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You wait a year and a half for a gig, go to bed the night before like a child at Christmas, then wake up to hear the wind howling down the street and the rain pelting against your bedroom window.
What can be more Scottish than that? Well, perhaps going out of your first international tournament in 23 years having only scored one goal… but the less said about that the better.
The rain belted down all day last Thursday but it certainly did not dampen the spirits of the over 1,500 revellers – many of whom had travelled from various parts of Scotland for their first taste of live music in what feels like an age.
All seated at tables, two metres apart, the energy from the crowd manifested itself in actions like brollies being held aloft and moved up and down – rather than dancing or jumping around. This new kind of energy did not go unnoticed by anyone on stage.
Kinnaris Quintet and Breabach both came offstage totally thrilled and also quite emotional after playing for their first live audience in so long. I felt similarly emotional.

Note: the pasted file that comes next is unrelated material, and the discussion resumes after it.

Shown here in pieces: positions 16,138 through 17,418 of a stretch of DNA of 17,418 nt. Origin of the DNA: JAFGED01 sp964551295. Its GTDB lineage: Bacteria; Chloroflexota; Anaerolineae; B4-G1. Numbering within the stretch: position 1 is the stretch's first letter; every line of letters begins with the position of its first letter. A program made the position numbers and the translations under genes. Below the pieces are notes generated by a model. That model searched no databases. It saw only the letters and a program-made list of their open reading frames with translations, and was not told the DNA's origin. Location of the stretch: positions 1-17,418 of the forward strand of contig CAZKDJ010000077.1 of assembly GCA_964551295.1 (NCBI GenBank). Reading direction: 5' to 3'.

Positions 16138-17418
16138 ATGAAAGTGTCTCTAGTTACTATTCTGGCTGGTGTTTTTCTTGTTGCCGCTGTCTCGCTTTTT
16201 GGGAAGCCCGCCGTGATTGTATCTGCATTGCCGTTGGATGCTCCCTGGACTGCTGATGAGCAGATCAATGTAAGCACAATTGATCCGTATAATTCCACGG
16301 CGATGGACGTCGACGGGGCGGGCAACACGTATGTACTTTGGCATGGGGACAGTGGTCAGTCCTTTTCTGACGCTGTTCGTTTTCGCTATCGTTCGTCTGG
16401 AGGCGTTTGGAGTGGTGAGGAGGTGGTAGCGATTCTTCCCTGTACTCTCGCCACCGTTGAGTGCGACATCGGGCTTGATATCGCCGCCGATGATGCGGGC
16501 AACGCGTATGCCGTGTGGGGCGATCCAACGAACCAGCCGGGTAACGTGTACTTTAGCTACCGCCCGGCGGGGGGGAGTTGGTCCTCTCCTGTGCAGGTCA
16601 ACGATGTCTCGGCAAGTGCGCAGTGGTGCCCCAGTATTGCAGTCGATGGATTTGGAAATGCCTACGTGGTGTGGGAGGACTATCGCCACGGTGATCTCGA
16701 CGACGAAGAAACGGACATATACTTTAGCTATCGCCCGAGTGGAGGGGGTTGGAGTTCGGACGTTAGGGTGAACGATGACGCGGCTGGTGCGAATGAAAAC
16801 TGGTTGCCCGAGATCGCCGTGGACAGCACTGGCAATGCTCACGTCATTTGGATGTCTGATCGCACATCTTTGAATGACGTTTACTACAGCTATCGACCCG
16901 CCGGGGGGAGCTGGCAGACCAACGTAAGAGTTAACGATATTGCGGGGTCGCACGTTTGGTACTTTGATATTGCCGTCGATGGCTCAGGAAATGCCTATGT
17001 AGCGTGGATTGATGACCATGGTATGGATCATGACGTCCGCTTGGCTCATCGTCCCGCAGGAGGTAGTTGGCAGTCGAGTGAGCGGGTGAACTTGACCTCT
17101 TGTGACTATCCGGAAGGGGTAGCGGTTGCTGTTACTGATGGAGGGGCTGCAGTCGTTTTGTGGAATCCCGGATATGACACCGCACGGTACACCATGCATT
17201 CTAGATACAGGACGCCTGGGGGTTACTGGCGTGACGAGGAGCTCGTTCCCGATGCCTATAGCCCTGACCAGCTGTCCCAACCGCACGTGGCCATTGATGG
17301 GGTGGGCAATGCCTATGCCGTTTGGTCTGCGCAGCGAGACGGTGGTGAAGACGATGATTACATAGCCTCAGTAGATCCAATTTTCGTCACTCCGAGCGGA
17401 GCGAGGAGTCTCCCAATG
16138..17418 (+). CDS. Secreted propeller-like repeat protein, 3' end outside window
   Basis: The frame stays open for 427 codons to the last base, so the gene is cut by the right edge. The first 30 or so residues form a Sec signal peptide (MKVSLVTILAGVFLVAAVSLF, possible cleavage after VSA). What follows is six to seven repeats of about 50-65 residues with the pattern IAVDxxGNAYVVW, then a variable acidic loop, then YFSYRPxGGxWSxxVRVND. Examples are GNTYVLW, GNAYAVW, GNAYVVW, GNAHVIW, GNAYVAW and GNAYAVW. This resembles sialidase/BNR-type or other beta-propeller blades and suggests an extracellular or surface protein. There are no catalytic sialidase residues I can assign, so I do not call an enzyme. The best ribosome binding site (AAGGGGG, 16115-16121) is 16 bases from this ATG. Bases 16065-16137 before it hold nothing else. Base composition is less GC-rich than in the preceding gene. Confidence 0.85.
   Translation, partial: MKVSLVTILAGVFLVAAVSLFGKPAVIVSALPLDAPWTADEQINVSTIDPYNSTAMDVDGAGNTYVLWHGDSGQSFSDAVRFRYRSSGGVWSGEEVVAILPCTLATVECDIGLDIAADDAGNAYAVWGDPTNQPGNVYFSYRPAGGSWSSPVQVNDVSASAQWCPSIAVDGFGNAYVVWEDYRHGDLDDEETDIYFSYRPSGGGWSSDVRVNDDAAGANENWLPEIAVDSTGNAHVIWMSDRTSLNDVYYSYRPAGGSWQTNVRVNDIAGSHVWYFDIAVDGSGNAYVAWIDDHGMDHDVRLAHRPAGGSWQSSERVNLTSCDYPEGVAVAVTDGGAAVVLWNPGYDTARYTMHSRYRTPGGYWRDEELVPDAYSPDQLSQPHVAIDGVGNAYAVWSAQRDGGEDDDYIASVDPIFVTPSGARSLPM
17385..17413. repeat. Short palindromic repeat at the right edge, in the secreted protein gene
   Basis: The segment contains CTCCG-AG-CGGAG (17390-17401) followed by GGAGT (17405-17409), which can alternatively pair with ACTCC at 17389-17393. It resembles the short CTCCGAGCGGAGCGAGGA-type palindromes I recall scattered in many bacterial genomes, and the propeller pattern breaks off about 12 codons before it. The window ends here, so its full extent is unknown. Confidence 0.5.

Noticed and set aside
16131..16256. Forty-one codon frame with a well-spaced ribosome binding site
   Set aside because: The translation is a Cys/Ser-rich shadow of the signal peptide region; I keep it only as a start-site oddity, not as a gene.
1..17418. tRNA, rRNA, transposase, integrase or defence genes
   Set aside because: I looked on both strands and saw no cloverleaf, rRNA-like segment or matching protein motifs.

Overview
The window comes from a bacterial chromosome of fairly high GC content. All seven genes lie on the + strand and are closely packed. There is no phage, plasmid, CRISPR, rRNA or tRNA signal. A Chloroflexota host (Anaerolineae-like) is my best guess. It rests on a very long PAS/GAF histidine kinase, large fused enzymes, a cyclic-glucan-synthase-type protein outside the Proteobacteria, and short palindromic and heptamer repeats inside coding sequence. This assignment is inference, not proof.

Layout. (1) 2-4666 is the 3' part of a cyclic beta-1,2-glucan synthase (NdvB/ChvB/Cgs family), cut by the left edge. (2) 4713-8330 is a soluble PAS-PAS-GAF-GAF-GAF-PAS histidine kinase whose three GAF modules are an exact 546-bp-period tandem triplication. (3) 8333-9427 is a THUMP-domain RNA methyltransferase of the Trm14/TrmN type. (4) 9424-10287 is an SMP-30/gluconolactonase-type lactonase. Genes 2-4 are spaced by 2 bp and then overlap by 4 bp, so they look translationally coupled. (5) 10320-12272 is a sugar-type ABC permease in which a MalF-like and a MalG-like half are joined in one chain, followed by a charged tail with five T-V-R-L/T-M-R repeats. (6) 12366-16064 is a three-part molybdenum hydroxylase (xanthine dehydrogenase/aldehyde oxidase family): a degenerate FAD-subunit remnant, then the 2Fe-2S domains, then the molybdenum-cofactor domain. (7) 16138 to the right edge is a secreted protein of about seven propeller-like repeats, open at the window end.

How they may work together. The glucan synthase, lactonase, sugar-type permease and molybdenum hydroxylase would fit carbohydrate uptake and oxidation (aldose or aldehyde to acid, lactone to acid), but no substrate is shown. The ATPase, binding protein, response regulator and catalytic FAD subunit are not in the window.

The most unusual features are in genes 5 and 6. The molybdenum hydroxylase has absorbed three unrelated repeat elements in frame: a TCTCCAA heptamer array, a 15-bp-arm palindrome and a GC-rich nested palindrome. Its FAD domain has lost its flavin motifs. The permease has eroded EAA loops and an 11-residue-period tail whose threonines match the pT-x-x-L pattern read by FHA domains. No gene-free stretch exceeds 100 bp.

Despite the rain coming lashing in between the stage roof and the lighting truss (and the front two metres of the stage subsequently resembling the Clyde), we managed to stay relatively dry. My guitar pedals were covered in a see-through plastic bag in order that I didn’t electrocute myself!
A few years ago, a gig in these conditions would have been a pretty miserable experience. I’ve played a few of them in my time. But such was the excitement of audience, artists, and stage crew, just to be back doing what we all love, the whole night was full of nothing but joy.
As for Tide Lines, it was our first chance to play the material from our latest album live – despite the fact it was released as long ago as last May. It was lovely to hear people singing along with the new songs and being able to thank them in person for their support.
We now await nervously to see what the coming months will bring in terms of lifting of restrictions, but no matter what happens, I don’t think many of us will forget the feeling of hearing a live crowd cheer after many long months.
On an entirely different note, congratulations are in order in this week’s column to Anda Campbell from Bunessan who was honoured last weekend (alongside Peter Bruce and Malcolm Ross) by the National Association of Accordion and Fiddle Clubs at their annual Honours Celebration which was held virtually this year.
There is a fantastic interview with Anda and Iain Cathcart still up on Facebook as part of the event which is well worth watching. Both men are sitting in Anda’s conservatory overlooking the beautiful Bunessan Bay. Knowing that conservatory as I do, I would hazard a guess there were a few drams enjoyed after that interview – and deservedly so after a life time of dedication to Scottish Dance Music.